A Whole Foods Market Daily Shop that was recently opened in Manhattan's Chelsea neighborhood may be Amazon.com's (AMZN -1.25%) best alternative concept yet for the organic grocer. Although many are likening it to a bodega -- those all-night, corner store establishments that are fixtures of New York City -- in reality the new Whole Foods convenience store is much too modern and upscale to be viewed in the same light.
While the Daily Shop sells some bodega staples -- such as coffee, bagels, and a limited selection of grocery items -- you'd be hard-pressed to find acai bowls, kombucha on tap, and trendy mochi-rice-ball-and-ice cream confections served at such traditional mini-marts. Plus, this new store has self-checkout registers and bar seating where customers can sit and eat, according to Eater.
Think of it more as an upscale 7-Eleven or a sibling to the cashierless Amazon Go convenience stores, though the Daily Shop has self-check kiosks rather than machines that track you, total up your bill as you shop, and charge your account when you walk out the door. However you'd describe it, the new grab-and-go shop shows Amazon is continuing to think about how best to tackle the physical retail space.
At a competitive disadvantage
Amazon may have given up on trying to convince consumers that Whole Foods is anything but a high-priced organic grocer (though it just announced a new round of price cuts at Whole Foods), but the sustained experimentation it is conducting with different formats indicates it fully believes the supermarket chain can be a profitable, growing business.
Where Whole Foods used to be located only in affluent neighborhoods, Amazon is embarking on bringing the chain into the suburbs, and this convenience-store variant may indicate it wants to be found in more urban areas, too, allowing it to more effectively compete against Walmart (WMT 1.08%).
While Amazon developed a leadership position in online grocery sales, Walmart remains dominant in the physical space, which partly explains Amazon's desire to vastly increase the number of physical locations it operates, whether they are Whole Foods stores; Amazon Go convenience stores; a new, as yet unnamed grocery store chain it's reportedly working on; or its specialty outlets like Amazon 4-star and Amazon Books.
Walmart meanwhile is investing heavily in e-commerce, and credits its own online grocery business with driving digital sales 43% higher in the fourth quarter. It believes online grocery shopping combined with pickup and delivery will be a major growth opportunity and plans on doubling the number of stores offering same-day grocery delivery this year to 1,600. It is also adding grocery pickup to another 1,000 stores, bringing the total offering that service to 3,100.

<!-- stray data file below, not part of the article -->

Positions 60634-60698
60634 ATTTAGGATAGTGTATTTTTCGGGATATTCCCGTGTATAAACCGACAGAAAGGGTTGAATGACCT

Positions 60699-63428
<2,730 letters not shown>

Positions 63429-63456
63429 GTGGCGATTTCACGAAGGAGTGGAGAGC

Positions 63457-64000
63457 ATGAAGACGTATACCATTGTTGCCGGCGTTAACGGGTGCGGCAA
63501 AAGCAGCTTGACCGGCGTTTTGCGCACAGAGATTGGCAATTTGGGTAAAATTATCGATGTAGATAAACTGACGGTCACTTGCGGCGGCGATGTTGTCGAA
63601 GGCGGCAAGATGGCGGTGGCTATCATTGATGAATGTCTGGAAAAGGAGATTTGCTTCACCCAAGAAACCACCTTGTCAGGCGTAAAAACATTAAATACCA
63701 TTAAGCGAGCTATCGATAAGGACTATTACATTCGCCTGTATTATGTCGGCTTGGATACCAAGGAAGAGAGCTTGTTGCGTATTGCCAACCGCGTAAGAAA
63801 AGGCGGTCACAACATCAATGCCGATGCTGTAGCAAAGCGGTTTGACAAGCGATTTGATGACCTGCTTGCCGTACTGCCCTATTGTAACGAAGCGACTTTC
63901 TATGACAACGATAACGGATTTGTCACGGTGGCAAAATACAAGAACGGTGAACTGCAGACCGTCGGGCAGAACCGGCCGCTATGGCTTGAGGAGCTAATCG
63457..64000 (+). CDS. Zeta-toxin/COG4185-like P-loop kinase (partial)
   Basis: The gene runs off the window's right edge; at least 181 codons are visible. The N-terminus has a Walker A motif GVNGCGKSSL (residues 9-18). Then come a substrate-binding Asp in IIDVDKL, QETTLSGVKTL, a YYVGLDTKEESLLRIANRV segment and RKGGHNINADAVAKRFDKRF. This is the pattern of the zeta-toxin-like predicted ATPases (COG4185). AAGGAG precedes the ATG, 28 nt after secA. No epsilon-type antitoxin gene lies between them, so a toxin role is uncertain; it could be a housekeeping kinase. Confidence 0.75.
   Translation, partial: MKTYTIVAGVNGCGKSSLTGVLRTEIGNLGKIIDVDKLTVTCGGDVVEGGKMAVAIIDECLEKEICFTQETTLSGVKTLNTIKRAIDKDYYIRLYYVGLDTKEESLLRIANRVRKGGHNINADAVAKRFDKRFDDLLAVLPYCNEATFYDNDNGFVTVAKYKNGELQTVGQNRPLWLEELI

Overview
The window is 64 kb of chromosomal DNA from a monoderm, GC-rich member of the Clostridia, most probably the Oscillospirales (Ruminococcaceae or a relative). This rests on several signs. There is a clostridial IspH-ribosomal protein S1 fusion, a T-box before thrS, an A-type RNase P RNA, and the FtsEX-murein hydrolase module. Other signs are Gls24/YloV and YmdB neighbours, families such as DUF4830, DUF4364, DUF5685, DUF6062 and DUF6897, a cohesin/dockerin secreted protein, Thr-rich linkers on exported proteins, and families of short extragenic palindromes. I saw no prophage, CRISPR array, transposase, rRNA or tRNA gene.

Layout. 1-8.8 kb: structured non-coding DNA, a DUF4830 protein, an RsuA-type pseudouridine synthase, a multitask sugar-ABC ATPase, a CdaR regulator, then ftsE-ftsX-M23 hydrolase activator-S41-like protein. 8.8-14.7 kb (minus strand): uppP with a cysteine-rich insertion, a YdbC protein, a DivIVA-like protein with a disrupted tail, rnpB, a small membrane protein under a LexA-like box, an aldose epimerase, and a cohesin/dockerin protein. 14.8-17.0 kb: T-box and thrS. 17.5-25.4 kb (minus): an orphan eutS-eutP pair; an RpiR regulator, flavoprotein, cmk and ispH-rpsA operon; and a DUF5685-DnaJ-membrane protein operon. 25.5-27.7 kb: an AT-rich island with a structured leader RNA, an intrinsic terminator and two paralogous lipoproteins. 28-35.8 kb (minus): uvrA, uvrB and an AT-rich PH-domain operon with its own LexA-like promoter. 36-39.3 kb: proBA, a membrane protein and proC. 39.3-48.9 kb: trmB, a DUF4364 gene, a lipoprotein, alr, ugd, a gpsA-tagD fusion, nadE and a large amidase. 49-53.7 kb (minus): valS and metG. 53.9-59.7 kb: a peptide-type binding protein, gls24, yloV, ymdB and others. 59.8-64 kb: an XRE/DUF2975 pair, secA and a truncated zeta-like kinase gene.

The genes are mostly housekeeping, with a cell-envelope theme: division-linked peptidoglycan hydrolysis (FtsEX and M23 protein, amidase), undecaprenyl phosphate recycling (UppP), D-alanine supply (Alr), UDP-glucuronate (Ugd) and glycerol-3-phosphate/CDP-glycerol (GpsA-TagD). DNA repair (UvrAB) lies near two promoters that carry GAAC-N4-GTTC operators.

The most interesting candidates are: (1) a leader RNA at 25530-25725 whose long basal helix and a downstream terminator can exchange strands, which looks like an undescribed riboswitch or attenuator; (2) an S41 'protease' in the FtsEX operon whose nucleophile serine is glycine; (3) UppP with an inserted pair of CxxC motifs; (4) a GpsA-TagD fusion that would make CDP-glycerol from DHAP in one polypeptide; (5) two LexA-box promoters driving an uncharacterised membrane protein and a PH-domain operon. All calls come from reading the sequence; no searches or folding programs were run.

A better chance of success
Amazon does have plans to scale up its brick-and-mortar presence, preparing to build out as many as 3,000 Amazon Go convenience stores, as well as reportedly launching an entirely new supermarket chain independent of Whole Foods. Yet those goals are not easily achieved, nor done cheaply.
In the case of the cashless Amazon Go convenience stores, Amazon is running into roadblocks from politicians opposed to a store that takes only a form of payment not everyone has and that not everyone wants to have. Philadelphia just became the first major city to ban cashless stores, while New Jersey became the second state behind Massachusetts to do so. Other cities and states might join in as well, limiting the concept's potential.
But the Whole Foods Market Daily Shop convenience-store concept wouldn't face that particular hurdle and that type of shop could be used as an adjunct to Amazon's broader e-commerce business, providing pickup points for packages.
Although just a single store at the moment, by getting closer to where more consumers live, and providing them more ways by which to access its stores -- a key consideration for the urban consumer -- the Daily Shop concept could bolster what has so far been a relatively lackluster performance by Amazon's physical retail segment.
It would also provide a more cost-effective way for building out a larger footprint than the technology-laden Amazon Go stores it intends to develop.
Amazon has shown a propensity for testing new ideas, and abandoning them if it's not getting a good return on its investment. This new Whole Foods convenience store could be one that the company is able to build on and grow.